Take back control? Ireland and France assume British border management

PAUL MCERLANE

An aerial view of the British Army watchtower post 'Golf One Zero' at Preeve Keernan in South Armagh, Northern Ireland, Monday 01 August, 2005. The Northern Ireland-based battalions of the Royal Irish Regiment are to be disbanded as part of the Army response to the IRA ending its armed campaign.

Take back control you say?


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The UK will shift immigration controls from England to Ireland; essentially, control over the British border will be handed to the Republic of Ireland.

London and Ireland will be cooperating on immigration control to protect their common travel area (CTA). That will be the means of avoiding a “hard border” with the Republic of Ireland and Northern Ireland, maintaining freedom of movement central to the 1998 Good Friday peace agreement.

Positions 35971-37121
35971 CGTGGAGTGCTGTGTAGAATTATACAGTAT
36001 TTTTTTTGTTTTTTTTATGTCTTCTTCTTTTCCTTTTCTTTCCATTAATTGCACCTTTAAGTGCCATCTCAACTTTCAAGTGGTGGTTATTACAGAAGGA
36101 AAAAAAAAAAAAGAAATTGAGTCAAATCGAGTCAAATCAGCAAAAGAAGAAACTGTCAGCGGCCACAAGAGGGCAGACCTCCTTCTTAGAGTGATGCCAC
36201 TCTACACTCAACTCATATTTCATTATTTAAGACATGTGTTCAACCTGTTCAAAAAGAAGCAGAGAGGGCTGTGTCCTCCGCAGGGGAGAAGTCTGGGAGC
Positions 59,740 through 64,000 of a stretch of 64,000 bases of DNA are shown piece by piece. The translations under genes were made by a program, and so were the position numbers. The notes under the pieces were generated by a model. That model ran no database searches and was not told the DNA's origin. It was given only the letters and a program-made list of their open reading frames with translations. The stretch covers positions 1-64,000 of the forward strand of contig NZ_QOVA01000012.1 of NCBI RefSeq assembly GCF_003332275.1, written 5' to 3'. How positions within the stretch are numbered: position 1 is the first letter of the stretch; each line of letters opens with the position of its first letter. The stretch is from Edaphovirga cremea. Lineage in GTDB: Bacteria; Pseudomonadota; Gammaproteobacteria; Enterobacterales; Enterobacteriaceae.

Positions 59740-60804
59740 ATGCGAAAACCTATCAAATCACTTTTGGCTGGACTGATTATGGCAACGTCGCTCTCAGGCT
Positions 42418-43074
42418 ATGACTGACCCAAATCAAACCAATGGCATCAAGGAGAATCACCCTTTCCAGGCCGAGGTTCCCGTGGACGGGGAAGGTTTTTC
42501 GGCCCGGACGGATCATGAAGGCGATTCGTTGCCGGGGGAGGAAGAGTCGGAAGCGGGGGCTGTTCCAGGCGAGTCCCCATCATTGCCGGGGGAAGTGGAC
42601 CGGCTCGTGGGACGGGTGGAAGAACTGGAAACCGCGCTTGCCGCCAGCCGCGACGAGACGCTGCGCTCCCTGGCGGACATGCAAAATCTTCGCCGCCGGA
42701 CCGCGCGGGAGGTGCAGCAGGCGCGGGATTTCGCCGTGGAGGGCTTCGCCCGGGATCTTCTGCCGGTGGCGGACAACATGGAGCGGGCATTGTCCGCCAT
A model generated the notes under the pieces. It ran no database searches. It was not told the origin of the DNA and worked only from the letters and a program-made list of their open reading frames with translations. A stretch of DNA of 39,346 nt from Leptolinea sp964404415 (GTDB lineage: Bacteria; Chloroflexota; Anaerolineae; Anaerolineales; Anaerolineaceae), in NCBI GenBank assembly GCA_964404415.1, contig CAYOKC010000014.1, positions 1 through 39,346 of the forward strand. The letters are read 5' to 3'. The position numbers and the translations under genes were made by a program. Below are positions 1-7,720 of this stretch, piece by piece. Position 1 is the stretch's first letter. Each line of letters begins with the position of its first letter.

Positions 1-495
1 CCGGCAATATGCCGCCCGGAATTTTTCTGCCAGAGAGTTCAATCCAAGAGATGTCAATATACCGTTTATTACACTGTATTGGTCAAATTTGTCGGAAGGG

The British Northern Ireland secretary James Brokenshire told the Guardian that Ireland will be handed the responsibility of preventing immigration to the UK via Ireland.

“We are already working closely with the Irish government and other members of the common travel area to prevent people from seeking to evade UK immigration controls from entering via another part of the CTA,” Brokenshire said.

In this scheme, the UK has handed over the Republic of Ireland and France. Ireland is, in essence, agreeing to a treaty similar to the Touquet Treaty. There are already border towns such as Dundalk in Northern Ireland that fear becoming “New Calais.”

Northern Ireland is Britain’s only land border with the EU. Ireland’s foreign minister, Charles Flanagan, has welcomed the plan for immigration control in the Republic of Ireland, but has warned that this is a decision that will inevitably also involve all EU member states.

Meanwhile, a Belfast High Court is considering two legal challenges against Brexit by locals who fear the Northern Irish peace process could be undermined. 56% of the Northern Irish voters voted to remain in the EU.

epa05260765 London Mayor Boris Johnson speaks during a 'Vote Leave' campaign event in Manchester, Britain, 15 April 2016. Britain will vote in an European Union referendum on 23 June whether to stay in or to leave the EU. EPA/NIGEL RODDIS

Boris Johnson speaks during a ‘Vote Leave’ campaign event in Manchester, Britain, 15 April 2016. EPA/NIGEL RODDIS

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